Dora B. Montefiore, New Age June 1905
Source: New Age, p. 410-411, 29 June 1905;
Transcribed: by Ted Crawford.
I much regret that the writers of the “Life and Labour” column in a recent number of Daily News fell into the old error of classing together women and children in industry – with the avowed object of ousting them both. The subject under discussion in the article I allude to is the increase in the number of women employed in the boot-making and hosiery trade, and the consequent decrease in the number of employed men. For me the inference to be drawn from the statistics quoted is clearly that the only reason for employing these women in the place of men is that they are cheaper; and this is a fact that I entirely and unfeignedly deplore. The constantly-increasing substitution of ingenious and light machinery, which can be minded by women’s labour, brings daily more women into the labour market; and it should be recognised that the best way to help these women to keep up the rate of wages is to organise them in mixed Trade Unions with men, and to enfranchise them politically, as adult workers, on the same terms as men are, or may be, enfranchised. As regards the question of the employment of children in industry, our ideal should be to legislate against the employment of all children. Their place during their growing years is in the elementary or technical school, not in the factory or workshop. The anarchy prevailing now in industrial life is of a piece with the anarchy prevailing in most social and economic questions, and is the result of prejudiced and too often hastily devised sex-legislation; which – because it is not legislation for the people by the people, but legislation for men by men – reacts against those who inspired it, and makes their last state worse than their first. The writers in the Daily News remark: “In the meantime we must so alter the rules of the game that it shall be increasingly difficult to substitute the labour of women and children for the labour of men.” This is the masculine program more crudely stated than is usually the case. Such altering of the “rules of the game” is generally called the “protection of women and children.” Let, however, this interference with women’s labour masquerade as it may, the working woman is slowly but surely becoming an evolved, and conscious being; and is increasingly demanding the right to share in the task of “altering the rules of the game,” and to protect herself in the way which she herself thinks best.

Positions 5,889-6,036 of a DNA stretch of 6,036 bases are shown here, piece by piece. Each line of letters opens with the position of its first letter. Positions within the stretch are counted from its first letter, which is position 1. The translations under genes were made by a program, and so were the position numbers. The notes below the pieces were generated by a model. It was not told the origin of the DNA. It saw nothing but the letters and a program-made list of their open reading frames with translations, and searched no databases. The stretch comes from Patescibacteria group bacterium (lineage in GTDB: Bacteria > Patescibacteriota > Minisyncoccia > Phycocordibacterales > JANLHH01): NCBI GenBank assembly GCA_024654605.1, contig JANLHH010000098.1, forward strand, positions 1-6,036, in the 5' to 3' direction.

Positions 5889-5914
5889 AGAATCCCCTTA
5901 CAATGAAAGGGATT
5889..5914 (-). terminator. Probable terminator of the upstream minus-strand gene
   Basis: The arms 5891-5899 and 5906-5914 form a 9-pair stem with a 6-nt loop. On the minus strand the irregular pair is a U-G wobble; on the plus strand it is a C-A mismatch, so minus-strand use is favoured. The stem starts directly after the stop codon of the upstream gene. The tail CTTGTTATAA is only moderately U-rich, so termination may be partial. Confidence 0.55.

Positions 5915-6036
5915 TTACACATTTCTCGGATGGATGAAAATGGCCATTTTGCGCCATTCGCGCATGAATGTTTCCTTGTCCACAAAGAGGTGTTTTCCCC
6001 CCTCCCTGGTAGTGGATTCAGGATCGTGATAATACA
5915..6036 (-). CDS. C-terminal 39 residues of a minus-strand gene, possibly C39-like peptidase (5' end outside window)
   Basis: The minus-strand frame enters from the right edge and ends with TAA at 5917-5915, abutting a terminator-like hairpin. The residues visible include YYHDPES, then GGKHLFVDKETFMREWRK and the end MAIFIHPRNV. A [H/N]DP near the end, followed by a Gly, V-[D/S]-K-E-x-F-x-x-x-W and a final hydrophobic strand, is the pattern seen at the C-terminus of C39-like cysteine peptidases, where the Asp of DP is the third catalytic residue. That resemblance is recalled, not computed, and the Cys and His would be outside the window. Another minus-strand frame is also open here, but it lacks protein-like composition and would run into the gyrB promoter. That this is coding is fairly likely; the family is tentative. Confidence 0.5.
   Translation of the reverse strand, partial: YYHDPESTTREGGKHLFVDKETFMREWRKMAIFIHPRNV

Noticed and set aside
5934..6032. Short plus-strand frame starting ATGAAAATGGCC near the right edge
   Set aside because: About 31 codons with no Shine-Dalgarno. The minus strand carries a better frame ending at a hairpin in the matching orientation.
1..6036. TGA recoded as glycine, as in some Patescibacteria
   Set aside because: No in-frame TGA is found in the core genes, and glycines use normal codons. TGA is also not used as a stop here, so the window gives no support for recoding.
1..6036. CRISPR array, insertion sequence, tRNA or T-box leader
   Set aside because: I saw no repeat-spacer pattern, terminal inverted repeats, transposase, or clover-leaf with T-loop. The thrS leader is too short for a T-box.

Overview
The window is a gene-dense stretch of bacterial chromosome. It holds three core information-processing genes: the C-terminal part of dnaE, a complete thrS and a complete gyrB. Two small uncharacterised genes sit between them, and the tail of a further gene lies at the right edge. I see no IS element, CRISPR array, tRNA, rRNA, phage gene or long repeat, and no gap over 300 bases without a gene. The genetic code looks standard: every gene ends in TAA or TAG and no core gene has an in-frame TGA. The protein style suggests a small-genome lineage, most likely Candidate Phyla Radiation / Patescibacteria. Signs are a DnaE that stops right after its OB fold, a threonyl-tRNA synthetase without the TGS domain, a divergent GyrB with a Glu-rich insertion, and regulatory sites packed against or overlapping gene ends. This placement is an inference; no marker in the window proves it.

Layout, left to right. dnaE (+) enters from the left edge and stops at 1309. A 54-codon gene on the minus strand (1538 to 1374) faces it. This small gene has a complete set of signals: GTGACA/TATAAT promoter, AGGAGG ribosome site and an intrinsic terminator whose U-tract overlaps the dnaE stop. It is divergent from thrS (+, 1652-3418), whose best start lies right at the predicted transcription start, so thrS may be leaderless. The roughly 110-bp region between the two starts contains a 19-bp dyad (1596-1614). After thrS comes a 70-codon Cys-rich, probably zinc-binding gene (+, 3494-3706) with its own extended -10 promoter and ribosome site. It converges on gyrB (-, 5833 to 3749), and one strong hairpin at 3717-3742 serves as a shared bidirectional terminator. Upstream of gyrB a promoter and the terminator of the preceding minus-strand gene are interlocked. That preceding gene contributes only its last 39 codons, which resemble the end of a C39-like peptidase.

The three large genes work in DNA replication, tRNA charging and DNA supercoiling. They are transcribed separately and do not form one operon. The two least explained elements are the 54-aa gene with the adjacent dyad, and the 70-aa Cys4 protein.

Over and over again this column has been the means of ventilating the question of State pensions for mothers; and now the “Life and Labour” column in the Daily News is beginning fearsomely to lisp in the same accents, though it calls the proposed pension a “birth allowance,” and would only make it payable during thirteen weeks after the birth of the child. On the basis, of a calculation of 1,200,000 births in the year among necessitous families, this would cost the nation £2,600,000 per annum (not so much, perhaps, as the loss on one army store contract), but properly managed, it would be the best laid out money in the Empire. An allowance for thirteen weeks is, however, of, little use for a mother who feeds her child at the breast. She needs during six months good and nourishing food, and for the whole time that she is suckling her child her full State pension should be paid. The mothers of hand-fed babies should have the thirteen weeks’ pension and a free supply of sterilised milk till the child was six months old. We should then be attacking the root of the physical degeneration problem, which lies in the fact that the child of the average working-class family in England is, before it attains the age of six months, either underfed or improperly and ignorantly fed to such an: extent that its physique in after life must permanently suffer. Bad teeth, ricketty bones, chronic indigestion, anĉmia and neurosis, are all the results of improper or under feeding in infancy; and they can be best combated by giving the working-class mother the means and the knowledge that are necessary for the rearing of healthy citizens. Let me also remind the writers in the Daily News that it is healthy women, as well as healthy men, that we need; and that we need them even more as citizens and as useful producers than as soldiers. This reminder seems imperatively necessary in view of one remark in the article on which I am commenting: “Thus we could enable her (the working-class mother) to rear a man fit to go to Constantinople and take the Turk by the beard.” Surely this sort of remark is entirely out of place in a professedly democratic daily when dealing with vital problems connected with the life and labour of the people?